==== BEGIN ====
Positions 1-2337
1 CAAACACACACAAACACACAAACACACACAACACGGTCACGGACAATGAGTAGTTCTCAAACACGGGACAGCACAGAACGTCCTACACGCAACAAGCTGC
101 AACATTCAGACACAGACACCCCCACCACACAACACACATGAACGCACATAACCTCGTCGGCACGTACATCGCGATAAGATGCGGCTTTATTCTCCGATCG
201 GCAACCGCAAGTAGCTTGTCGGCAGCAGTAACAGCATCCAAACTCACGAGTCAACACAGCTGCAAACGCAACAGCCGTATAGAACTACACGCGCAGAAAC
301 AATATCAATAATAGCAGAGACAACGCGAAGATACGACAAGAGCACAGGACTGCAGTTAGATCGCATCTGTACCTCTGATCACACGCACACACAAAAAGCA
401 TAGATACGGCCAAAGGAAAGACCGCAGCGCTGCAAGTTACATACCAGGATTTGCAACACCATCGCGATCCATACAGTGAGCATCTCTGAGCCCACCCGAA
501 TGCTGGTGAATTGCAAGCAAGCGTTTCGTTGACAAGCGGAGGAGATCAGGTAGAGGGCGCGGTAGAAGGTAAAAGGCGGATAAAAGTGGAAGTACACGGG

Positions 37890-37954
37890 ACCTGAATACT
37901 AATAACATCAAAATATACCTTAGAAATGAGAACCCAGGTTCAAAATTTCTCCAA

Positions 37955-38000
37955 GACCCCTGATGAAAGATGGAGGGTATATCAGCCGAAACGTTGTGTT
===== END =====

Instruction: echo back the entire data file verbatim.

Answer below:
Positions 1-2337
1 CAAACACACACAAACACACAAACACACACAACACGGTCACGGACAATGAGTAGTTCTCAAACACGGGACAGCACAGAACGTCCTACACGCAACAAGCTGC
101 AACATTCAGACACAGACACCCCCACCACACAACACACATGAACGCACATAACCTCGTCGGCACGTACATCGCGATAAGATGCGGCTTTATTCTCCGATCG
201 GCAACCGCAAGTAGCTTGTCGGCAGCAGTAACAGCATCCAAACTCACGAGTCAACACAGCTGCAAACGCAACAGCCGTATAGAACTACACGCGCAGAAAC
301 AATATCAATAATAGCAGAGACAACGCGAAGATACGACAAGAGCACAGGACTGCAGTTAGATCGCATCTGTACCTCTGATCACACGCACACACAAAAAGCA
401 TAGATACGGCCAAAGGAAAGACCGCAGCGCTGCAAGTTACATACCAGGATTTGCAACACCATCGCGATCCATACAGTGAGCATCTCTGAGCCCACCCGAA
501 TGCTGGTGAATTGCAAGCAAGCGTTTCGTTGACAAGCGGAGGAGATCAGGTAGAGGGCGCGGTAGAAGGTAAAAGGCGGATAAAAGTGGAAGTACACGGG

Positions 37890-37954
37890 ACCTGAATACT
37901 AATAACATCAAAATATACCTTAGAAATGAGAACCCAGGTTCAAAATTTCTCCAA

Positions 37955-38000
37955 GACCCCTGATGAAAGATGGAGGGTATATCAGCCGAAACGTTGTGTT